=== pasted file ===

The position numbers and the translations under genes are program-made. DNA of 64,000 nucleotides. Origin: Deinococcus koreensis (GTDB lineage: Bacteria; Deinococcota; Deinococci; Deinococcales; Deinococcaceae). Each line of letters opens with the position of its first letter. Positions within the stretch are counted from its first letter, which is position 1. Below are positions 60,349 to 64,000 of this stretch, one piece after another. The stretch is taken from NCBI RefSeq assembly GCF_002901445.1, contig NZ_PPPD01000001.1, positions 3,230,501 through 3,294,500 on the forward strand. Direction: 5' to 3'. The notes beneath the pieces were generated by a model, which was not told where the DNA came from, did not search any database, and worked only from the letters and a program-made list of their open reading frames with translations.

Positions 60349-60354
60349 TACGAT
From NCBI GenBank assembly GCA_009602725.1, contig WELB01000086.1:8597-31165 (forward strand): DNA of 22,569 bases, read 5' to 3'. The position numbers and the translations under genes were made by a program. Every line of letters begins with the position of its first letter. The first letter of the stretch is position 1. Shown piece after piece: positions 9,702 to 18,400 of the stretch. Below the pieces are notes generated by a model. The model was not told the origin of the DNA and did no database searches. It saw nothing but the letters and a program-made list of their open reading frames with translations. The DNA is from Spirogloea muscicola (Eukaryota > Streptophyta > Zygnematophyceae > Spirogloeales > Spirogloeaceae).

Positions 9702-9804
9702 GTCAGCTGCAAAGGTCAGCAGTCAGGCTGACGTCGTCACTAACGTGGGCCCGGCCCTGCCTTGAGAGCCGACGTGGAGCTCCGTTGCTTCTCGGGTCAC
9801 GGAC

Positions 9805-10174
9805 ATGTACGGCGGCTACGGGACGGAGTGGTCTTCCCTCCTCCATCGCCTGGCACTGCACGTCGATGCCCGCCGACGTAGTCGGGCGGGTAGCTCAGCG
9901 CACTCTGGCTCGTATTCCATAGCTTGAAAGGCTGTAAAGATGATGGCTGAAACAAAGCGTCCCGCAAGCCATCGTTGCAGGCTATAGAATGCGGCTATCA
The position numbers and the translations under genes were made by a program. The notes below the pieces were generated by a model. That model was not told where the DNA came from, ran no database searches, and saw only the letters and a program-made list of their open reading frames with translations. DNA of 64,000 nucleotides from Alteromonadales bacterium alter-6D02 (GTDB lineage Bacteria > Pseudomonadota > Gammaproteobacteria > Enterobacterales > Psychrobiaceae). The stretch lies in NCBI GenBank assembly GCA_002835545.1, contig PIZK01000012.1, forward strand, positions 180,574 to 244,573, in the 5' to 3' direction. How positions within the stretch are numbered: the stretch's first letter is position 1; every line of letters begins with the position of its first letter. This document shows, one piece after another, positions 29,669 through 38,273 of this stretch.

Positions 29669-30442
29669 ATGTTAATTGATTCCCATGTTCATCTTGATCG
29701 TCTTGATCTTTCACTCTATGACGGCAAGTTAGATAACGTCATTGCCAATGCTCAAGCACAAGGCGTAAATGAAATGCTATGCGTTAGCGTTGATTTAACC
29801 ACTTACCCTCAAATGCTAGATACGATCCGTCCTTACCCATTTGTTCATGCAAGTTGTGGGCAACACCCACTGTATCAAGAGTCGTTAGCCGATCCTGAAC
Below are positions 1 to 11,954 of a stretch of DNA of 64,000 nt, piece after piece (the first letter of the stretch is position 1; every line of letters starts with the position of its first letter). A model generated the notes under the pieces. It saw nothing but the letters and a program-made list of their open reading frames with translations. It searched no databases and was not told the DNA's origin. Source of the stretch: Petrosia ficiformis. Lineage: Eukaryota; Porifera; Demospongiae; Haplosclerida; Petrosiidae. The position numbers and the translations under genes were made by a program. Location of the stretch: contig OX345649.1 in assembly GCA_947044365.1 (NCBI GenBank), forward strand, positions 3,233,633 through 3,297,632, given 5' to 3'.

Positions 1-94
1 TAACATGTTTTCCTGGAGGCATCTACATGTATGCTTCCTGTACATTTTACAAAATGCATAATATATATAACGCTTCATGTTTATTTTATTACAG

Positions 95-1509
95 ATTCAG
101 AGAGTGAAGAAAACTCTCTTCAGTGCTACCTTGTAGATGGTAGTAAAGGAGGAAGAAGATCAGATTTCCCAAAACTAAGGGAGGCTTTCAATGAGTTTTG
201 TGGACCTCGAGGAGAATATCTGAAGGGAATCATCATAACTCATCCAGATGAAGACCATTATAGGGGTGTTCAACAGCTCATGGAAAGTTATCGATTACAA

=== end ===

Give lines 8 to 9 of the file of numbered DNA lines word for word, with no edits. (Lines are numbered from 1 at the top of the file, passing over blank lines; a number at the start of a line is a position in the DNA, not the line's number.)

Positions 9805-10174
9805 ATGTACGGCGGCTACGGGACGGAGTGGTCTTCCCTCCTCCATCGCCTGGCACTGCACGTCGATGCCCGCCGACGTAGTCGGGCGGGTAGCTCAGCG